This past year, for me, has been filled with seasons where I needed to hear from God for big transitions happening in my life. In a moment when I felt completely defeated and unable to make a decision that I felt peace about, the Lord led me to a story in Acts 16.
Here we find Paul and Silas locked in a jail after casting a demon out of girl who could tell fortunes through demonic inspiration. After Paul and Silas prayed for her deliverance, her owners weren’t too happy because a well of income had run dry. They caused a scene and demanded that Paul and Silas be imprisoned.
In the middle of the night, as Paul and Silas were worshiping in their jail cell, an earthquake occurred and their shackles and prison doors opened. It would be easy, at least for me, in that moment to think, “Wow, I was just praying and worshiping, and God has just provided a way out of here!” It’s an open door to an apparent, desperate, and obvious need. They could have left in a split second without thinking twice. It’s hard to imagine that I wouldn’t have.
But they stayed right where they were. Now, that seems to us to be just plain irresponsible. If they die there, they can’t continue their call, right? What were they thinking? It’s like watching a movie and yelling at the character on the screen to do what you know they need to! Like, “Get out of there!”
However, Paul made no sudden moves. He and Silas saw the jailer was about to kill himself because he thought all the prisoners had escaped. The jailer knew that whether he took his own life or not, his fate would be death if he lost all the prisoners. Paul yelled out, “Don’t hurt yourself! We are all here.”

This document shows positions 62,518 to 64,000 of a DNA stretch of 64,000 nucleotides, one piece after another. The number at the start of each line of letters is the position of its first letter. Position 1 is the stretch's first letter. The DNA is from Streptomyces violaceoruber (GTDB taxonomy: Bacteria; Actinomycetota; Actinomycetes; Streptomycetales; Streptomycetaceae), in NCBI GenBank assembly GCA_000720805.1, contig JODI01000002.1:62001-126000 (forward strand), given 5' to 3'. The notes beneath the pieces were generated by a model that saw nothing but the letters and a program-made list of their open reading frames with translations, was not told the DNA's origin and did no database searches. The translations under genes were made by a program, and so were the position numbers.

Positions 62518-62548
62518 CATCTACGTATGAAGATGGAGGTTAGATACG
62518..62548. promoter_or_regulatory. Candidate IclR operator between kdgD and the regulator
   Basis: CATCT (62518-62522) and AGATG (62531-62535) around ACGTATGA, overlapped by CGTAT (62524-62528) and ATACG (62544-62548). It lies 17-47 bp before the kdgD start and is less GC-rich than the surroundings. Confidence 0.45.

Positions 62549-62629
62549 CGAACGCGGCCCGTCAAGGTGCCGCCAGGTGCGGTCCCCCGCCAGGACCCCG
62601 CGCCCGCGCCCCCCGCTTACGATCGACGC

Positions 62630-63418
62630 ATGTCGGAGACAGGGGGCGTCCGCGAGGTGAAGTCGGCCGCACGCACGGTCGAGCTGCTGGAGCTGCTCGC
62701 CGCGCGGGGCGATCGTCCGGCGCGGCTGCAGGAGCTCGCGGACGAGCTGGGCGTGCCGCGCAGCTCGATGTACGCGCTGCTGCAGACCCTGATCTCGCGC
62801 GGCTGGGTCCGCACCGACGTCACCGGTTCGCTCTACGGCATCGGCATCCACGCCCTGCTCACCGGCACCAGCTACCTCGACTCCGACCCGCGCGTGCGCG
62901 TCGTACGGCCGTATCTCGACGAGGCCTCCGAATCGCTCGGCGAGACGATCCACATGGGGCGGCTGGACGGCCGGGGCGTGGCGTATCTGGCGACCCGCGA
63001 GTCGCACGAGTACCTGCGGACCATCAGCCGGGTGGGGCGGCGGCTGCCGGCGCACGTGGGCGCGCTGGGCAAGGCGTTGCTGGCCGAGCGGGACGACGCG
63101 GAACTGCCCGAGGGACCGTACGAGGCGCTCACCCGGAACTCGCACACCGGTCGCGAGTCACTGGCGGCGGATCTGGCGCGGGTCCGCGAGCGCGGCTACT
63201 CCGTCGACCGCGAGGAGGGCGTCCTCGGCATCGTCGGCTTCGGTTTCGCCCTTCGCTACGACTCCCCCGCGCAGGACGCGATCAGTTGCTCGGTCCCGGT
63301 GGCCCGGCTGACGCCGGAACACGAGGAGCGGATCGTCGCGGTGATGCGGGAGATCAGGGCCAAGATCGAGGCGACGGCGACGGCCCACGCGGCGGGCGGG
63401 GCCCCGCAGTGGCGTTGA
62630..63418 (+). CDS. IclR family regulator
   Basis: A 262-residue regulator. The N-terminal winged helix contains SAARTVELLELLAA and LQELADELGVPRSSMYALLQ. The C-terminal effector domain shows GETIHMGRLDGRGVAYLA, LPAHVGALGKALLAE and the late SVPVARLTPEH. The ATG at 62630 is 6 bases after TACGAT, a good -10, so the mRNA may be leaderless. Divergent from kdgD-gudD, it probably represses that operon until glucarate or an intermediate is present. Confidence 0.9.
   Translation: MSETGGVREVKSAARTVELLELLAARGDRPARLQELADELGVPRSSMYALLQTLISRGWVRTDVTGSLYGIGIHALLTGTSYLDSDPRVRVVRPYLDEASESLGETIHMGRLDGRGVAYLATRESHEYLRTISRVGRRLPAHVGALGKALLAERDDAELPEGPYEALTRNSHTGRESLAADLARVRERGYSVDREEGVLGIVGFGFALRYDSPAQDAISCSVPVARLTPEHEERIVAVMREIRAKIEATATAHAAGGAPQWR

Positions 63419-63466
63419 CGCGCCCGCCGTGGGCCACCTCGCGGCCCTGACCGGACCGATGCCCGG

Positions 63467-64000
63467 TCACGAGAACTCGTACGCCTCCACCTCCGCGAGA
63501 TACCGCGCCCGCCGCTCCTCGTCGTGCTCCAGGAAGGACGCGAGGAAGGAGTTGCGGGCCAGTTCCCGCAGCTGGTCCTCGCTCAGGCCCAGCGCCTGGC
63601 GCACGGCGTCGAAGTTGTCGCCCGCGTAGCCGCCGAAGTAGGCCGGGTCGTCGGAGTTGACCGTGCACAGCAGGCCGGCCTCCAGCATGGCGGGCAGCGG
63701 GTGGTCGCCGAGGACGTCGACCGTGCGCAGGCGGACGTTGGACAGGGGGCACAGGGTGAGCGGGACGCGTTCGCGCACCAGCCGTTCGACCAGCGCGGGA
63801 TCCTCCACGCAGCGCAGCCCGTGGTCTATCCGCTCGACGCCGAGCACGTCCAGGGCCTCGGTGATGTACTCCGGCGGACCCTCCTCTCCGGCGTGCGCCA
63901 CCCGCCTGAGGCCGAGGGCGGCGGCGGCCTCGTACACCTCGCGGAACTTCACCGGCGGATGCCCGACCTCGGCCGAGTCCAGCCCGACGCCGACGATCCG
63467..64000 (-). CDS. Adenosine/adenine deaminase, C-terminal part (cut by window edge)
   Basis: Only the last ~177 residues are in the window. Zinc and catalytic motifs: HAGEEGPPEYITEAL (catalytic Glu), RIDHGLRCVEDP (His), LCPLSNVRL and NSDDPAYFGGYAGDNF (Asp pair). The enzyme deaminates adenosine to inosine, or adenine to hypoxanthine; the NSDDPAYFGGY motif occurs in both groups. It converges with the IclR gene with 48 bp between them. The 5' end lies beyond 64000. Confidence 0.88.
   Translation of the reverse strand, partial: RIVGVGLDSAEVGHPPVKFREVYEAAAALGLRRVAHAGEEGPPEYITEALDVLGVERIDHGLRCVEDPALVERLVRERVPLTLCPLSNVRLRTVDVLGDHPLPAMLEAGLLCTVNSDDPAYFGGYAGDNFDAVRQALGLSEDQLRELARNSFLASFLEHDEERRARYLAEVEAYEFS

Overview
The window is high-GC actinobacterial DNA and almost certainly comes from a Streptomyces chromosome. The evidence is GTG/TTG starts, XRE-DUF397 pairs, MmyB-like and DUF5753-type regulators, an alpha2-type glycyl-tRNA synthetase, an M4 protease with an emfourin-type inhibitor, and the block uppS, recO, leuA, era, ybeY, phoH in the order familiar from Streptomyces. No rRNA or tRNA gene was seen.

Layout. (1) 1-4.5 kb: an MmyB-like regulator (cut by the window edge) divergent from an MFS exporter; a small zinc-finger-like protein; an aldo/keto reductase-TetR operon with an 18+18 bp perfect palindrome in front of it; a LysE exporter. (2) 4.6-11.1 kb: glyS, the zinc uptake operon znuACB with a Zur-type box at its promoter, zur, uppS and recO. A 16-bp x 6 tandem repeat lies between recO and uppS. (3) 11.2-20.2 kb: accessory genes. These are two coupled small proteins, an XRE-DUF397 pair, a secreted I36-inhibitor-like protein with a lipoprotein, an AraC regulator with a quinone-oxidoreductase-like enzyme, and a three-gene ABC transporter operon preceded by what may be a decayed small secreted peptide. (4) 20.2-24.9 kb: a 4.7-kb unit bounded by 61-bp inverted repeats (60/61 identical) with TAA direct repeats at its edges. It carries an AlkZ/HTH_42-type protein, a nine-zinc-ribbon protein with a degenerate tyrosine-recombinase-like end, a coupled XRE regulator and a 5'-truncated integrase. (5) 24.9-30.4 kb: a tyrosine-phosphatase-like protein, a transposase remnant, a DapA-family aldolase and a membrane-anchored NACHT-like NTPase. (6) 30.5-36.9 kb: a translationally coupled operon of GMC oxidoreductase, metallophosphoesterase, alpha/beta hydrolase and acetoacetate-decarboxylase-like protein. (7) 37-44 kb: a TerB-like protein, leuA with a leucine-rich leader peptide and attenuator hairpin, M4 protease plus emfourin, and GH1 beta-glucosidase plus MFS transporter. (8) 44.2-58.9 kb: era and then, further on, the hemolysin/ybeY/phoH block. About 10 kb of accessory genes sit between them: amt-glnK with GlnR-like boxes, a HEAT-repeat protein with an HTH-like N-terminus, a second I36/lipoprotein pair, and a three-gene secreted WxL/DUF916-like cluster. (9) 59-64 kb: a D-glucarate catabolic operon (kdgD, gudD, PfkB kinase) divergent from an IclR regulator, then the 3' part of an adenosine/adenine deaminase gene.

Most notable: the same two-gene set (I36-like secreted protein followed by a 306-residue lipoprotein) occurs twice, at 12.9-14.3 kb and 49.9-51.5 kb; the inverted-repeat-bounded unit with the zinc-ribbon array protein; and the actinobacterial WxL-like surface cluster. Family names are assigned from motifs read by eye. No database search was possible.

The jailer was amazed—and you know how the story goes. The jailer and his whole family come to know the Lord and are all baptized before the sun is up.
Then I noticed something in the text I have never paid attention to before. I guess I never really thought through how this story ends. The order from the officers came and then . . . Paul and Silas are released. But didn’t they already have an open door?...read more
The smell was more nauseating than anything else. Coupled with the constant motion of the water and the seaweed wrapped around him, the man expected nothing but death.
How did he end up in this place? Why didn’t God just let him die in the sea? Why did he have to end up here to die a slow, painful, agonizing death?
The gastric juices kept burning his flesh. Open sores were appearing all over his body. He found no way to be comfortable, no way to rest. Why couldn’t he just die?
He found a piece of wood and rested as much as possible. If he laid across it just right, then maybe he wouldn’t have to tread through so much water and dead fish.
He drifted to sleep.
He heard the voice. Plain, simple. No details yet, but that didn’t matter. He heard God speak!
Once again he felt the excitement! God needed him!
God in heaven had a job for me. I am to prepare to take a message!
Just like the prophets of old, Elijah and Elisha!
Maybe someone will write a scroll about the things God will do through me!...read more
Where do you go to learn about being a minister's wife?
It is our desire here at Refresh to see that each woman has a positive experience in partnership with their husband in ministry.
Bloom wants to provide guidance, support, connection, and encouragement to wives new to ministry through a connection with a seasoned and trained minister's wife using a Connect group created specifically for you. We'll use books to guide us in our conversations about the challenges, issues, benefits, and rewards of being a minister's wife.
We believe when women are strengthen, our families and churches are strengthened, and the ministry of the gospel is strengthened.
Interested in joining a Bloom Group?
Let us hear from you. Next group starting April 2018.